2024 04 15 Association Letter on Digital Trade


April 15, 2024


Dear Directors Sullivan and Brainard:

The undersigned associations call on the administration to reassert its leadership on digital trade and stand up for U.S. businesses and workers who face damaging digital trade barriers in foreign countries.

Recent actions by the Administration have been of great concern. In October 2023, the Office of the U.S. Trade Representative (USTR) withdrew its support for proposed World Trade Organization (WTO) disciplines that protect cross-border data flows, prohibit data localization mandates, preclude discrimination against U.S. companies and the digital goods and services they produce, and safeguard sensitive source code from malicious cyberactivity and theft.

This action follows USTR’s abandonment of these core U.S. policy priorities in the Indo-Pacific Economic Framework for Prosperity (IPEF) discussions – a major factor in the collapse of the IPEF trade negotiations. More recently, USTR released the 2024 National Trade Estimate (NTE) Report on Foreign Trade Barriers omits many digital trade barriers contrary to the digital trade priorities outlined by bipartisan congressional majorities and its statutory obligation to describe and quantify barriers to “e-commerce” and “services exports” under Section 181 of the Trade Act of 1974.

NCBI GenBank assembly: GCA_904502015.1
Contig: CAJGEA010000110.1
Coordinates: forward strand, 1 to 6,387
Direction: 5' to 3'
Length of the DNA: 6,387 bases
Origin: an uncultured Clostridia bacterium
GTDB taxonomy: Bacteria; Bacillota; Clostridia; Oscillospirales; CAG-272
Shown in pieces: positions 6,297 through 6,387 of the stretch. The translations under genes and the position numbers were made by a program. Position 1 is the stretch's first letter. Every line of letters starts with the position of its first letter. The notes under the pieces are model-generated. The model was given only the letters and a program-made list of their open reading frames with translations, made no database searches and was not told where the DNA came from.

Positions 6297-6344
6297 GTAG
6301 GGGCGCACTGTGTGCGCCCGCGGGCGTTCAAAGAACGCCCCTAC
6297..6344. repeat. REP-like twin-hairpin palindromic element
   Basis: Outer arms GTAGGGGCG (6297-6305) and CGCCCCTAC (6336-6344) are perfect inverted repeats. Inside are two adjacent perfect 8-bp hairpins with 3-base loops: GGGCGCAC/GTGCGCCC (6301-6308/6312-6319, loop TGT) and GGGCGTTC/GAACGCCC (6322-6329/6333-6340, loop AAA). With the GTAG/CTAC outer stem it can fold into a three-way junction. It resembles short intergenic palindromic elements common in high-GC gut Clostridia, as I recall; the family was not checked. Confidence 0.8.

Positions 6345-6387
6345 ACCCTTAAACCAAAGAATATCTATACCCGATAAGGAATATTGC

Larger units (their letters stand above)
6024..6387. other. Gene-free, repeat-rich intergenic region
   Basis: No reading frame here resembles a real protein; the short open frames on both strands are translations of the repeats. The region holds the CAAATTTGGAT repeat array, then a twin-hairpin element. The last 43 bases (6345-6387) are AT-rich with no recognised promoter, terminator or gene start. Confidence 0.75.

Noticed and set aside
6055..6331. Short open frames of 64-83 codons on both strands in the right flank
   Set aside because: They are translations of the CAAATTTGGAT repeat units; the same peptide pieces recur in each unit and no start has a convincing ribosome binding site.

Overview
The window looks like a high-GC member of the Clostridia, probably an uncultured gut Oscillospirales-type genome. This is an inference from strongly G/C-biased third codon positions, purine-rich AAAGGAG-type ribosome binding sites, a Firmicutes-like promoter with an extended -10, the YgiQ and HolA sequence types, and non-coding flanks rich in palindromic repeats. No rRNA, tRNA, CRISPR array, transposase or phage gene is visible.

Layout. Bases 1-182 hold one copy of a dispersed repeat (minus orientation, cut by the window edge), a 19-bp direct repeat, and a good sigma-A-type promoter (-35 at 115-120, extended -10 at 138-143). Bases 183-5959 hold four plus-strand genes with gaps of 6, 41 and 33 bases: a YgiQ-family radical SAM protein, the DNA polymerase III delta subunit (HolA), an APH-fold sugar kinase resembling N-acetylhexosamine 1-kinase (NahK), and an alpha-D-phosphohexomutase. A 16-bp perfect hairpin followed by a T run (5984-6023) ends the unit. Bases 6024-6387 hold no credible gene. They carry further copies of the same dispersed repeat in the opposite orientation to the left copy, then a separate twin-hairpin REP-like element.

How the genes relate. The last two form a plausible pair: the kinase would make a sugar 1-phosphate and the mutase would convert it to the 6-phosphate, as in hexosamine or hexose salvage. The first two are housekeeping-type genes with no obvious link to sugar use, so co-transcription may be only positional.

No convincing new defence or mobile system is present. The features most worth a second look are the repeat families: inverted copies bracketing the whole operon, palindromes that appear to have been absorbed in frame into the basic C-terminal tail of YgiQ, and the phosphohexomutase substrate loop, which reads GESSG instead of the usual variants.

USTR’s harmful approach to digital trade has faced considerable pushback. Democrats and Republicans in the House and Senate have demanded transparency about the decision-making process that led to this major departure from longstanding policy. This includes a letter signed by more than a third of the Senate[1], expressing deep economic and national security concerns with USTR’s approach. Similarly, a bipartisan letter led by the House Digital Trade Caucus urged USTR to reconsider its [policy change] decision, “which was made without sufficient consultation with Congress, runs counter to the interests of American workers and businesses of all sizes, while ceding more leverage to foreign powers, like the People's Republic of China (PRC), to write the rules that will govern the global digital economy for years to come.”

Stakeholder groups have similarly expressed alarm:

  • 45 business organizations representing U.S. companies in every sector of the U.S. economy stated that the digital trade positions USTR put on hold “advance U.S. innovation and competitiveness, fuel economic growth, and support the exchange of knowledge and information necessary to address climate, health, and other global challenges,”
  • Small and medium-sized businesses noted that USTR’s decision “weakens the global competitiveness of U.S. startups”; and
  • Civil rights, civil liberties, open Internet advocates, and digital trade experts asserted that USTR’s about face on digital trade could “signal an abandonment of those principles of openness, freedom, and non-discrimination.”